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What happened on Bloody Sunday?

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Introduction

HISTORY COURSEWORK BLOODY SUNDAY "Sheer unadulterated murder" -MAJOR HUBERT O' NEILL Contents Page Page 3 Introduction and NICRA 4 Internment 5 Parachute regiment and Bogside 6-7 Bloody Sunday 8 Consequences of Bloody Sunday 9-10 Why did it take so long for another inquiry to be set up? 11 Bibliography Q1. What happened on Bloody Sunday? In order to fully understand what took place on Bloody Sunday I feel that we need to examine the events leading up to this contentious event. Bloody Sunday is named after the events that occurred on Sunday 30 January 1972 when British soldiers shot dead 13 men and injured 14 others. A further victim died later. The killings took place in the predominantly nationalist city of Derry. The victims had been taking part in an illegal march against internment without trial. It had been organised by the Northern Ireland Civil Rights Association (NICRA) and was both a protest against internment and a protest against the ban on the right to march. NICRA (Northern Ireland Civil Rights Association) The Northern Ireland Civil Rights Association was formed in January 1967 as a response to four decades of Unionist discrimination against Catholics. They were undoubtedly influenced by Martin Luther King's "I have a dream" speech. The organisation protested against the Unionist government's treatment of Catholics. Their demands were simple: * One Man, One Vote * End gerrymandering1 * End discrimination in the allocation of government jobs * Fair allocation of local council houses * End the Special Powers Act2 * Disband the B Specials3 Nationalists obviously supported this movement however some Unionists had different views. ...read more.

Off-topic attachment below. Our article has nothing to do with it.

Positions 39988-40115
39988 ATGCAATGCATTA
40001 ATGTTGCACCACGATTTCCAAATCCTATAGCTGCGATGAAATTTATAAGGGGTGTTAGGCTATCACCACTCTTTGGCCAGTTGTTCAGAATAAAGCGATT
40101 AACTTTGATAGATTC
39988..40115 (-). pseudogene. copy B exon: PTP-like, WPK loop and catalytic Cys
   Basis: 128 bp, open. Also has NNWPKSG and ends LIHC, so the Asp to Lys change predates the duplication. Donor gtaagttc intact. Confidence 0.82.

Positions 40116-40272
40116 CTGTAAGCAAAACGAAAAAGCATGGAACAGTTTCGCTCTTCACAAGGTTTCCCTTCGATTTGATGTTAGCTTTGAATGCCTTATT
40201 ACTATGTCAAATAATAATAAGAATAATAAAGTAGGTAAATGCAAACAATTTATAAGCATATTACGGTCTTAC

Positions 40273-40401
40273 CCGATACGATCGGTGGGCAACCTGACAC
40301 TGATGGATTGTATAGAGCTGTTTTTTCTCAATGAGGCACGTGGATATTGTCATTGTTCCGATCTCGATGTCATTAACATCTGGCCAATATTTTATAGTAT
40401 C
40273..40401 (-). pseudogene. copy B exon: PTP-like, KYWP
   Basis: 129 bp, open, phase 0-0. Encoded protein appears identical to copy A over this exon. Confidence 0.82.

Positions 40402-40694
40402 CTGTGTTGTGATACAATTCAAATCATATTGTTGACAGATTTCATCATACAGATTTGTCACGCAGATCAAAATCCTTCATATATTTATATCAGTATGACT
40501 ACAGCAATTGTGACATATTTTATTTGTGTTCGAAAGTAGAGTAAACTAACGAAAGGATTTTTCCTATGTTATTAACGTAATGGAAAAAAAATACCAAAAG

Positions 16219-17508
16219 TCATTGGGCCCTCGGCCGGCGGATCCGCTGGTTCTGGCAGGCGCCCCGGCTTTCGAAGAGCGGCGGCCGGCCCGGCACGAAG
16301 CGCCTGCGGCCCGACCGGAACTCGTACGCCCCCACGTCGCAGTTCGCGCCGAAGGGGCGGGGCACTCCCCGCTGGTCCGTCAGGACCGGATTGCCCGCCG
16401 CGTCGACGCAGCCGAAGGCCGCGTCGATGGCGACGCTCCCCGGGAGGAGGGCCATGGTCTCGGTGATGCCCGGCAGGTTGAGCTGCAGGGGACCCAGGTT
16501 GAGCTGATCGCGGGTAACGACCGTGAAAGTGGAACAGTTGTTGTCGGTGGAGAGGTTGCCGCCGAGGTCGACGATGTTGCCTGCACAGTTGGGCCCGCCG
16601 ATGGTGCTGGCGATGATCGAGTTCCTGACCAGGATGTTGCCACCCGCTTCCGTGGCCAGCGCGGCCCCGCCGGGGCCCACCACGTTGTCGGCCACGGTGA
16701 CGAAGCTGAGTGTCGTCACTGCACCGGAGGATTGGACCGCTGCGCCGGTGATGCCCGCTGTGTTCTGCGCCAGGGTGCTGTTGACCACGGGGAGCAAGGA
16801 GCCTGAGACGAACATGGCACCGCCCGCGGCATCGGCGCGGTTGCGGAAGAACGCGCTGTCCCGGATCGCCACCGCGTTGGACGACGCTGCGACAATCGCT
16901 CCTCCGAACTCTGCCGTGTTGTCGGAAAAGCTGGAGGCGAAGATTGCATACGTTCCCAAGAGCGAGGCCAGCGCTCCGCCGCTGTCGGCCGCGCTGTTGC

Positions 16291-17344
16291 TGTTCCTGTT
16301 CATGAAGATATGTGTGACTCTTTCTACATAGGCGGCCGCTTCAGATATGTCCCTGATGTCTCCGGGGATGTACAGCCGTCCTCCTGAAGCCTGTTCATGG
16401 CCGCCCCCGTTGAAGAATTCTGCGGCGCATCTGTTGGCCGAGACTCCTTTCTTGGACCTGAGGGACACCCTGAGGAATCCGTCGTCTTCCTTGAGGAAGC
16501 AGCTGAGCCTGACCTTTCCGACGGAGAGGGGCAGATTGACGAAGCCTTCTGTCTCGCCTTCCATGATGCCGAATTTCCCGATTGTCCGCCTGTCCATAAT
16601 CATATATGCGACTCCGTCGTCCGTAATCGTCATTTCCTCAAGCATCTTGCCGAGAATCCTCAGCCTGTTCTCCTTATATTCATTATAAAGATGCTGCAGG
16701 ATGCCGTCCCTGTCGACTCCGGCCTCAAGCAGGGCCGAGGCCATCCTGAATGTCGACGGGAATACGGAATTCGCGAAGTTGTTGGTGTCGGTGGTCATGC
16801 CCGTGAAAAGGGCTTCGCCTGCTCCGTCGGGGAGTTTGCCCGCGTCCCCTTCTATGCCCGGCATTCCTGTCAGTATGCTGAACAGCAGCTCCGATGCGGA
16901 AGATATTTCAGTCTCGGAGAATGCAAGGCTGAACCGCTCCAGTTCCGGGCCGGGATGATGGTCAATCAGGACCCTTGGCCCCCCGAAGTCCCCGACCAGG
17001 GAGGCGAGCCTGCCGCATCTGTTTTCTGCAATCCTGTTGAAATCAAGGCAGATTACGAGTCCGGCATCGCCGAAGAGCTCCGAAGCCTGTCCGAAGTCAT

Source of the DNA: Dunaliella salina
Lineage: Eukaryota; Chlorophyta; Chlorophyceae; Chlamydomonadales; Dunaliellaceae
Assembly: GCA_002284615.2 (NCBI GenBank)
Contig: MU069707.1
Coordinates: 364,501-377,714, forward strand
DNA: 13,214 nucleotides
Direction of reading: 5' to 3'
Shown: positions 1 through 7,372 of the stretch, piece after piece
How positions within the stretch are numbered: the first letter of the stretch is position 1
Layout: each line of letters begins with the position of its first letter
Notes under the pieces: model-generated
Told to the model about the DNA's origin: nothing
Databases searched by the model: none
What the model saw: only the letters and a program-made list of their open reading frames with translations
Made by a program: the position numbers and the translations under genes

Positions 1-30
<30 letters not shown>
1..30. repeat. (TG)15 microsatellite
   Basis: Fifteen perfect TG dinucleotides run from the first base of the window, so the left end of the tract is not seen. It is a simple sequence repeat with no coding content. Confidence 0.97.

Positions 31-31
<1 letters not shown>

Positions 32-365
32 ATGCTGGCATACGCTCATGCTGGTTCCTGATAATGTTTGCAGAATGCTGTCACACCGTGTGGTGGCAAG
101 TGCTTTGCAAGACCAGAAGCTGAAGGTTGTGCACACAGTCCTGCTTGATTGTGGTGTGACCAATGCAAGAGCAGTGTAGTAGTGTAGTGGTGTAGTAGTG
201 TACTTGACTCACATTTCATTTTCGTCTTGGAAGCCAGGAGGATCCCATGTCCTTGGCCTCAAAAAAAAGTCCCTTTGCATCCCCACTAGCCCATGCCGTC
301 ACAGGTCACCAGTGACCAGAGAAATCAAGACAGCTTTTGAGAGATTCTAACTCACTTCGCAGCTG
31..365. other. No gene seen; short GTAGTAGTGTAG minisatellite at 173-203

Middle

At around 3.45pm, most of the marchers followed the organisers' instructions and turned right into Rossville Street to hold a meeting at 'Free Derry Corner'. However a section of the crowd continued along William Street to the British Army barricade and a riot developed. (Confrontations between the Catholic youth of Derry and the British Army had become a common feature of life in the city and many observers reported that the rioting was not particularly intense.) At approximately 3.55pm, away from the riot and also out of sight of the meeting, soldiers, (believed to be a machine-gun platoon of Paratroopers) in a derelict building in William Street, opened fire (shooting 5 rounds) and injured Damien Donaghy (15) and John Johnston (59). Both were treated for injuries and were taken to hospital (Johnston died on 16 June 1972). It has been suggested that an Official IRA member then fired a single shot in response at the soldiers in the derelict building but there has been no evidence to clarify this. Also around this time (about 3.55pm) as the riot in William Street was breaking up, Paratroopers requested permission to begin an arrest operation. By about 4.05pm most people had moved to 'Free Derry Corner' to attend the meeting. Shortly after 4pm an order was given for a 'sub unit' (Support Company) of the 1st Battalion Parachute Regiment to move into William Street to begin an arrest operation directed at any remaining rioters. The order authorising the arrest operation specifically stated that the soldiers were "not to conduct running battle down Rossville Street". ...read more.

Conclusion

People would start to question their actions in the past and in the present i.e. their presence in Iraq or other countries around the world. The Bloody Sunday Inquiry was announced by the Prime Minister, Tony Blair, in a statement to the House of Commons on 29 January 1998. As cease-fires continued, the peace process was strengthened and Sinn Fein were involved with other parties in round table negotiations. In this atmosphere the British Government felt compelled to start up a new inquiry particularly given the basis for the current inquiry was new evidence that was now available. The weight of new material available was such that the events of 30 January 1972 required re-examination. This is one of the reasons why the Saville Inquiry was arranged. A Channel Four documentary found new evidence for Lord Saville as well as evidence found by the Irish Government. There was also the Irish government's dossier and the book by Dan Mullan "Eyewitness". To conclude I feel that the reason why it took so long for an inquiry to be arranged is because of the fact the British government did not want to admit to carrying out this atrocity. It would humiliate their judicial system as well as their reputation. The only reason why I think that they authorised a new Inquiry to be set up was because of increasing pressure from leaders of the world and the cease-fire of the PIRA. Once the cease-fire was announced they had no reason not to let a new inquiry initiate. ...read more.

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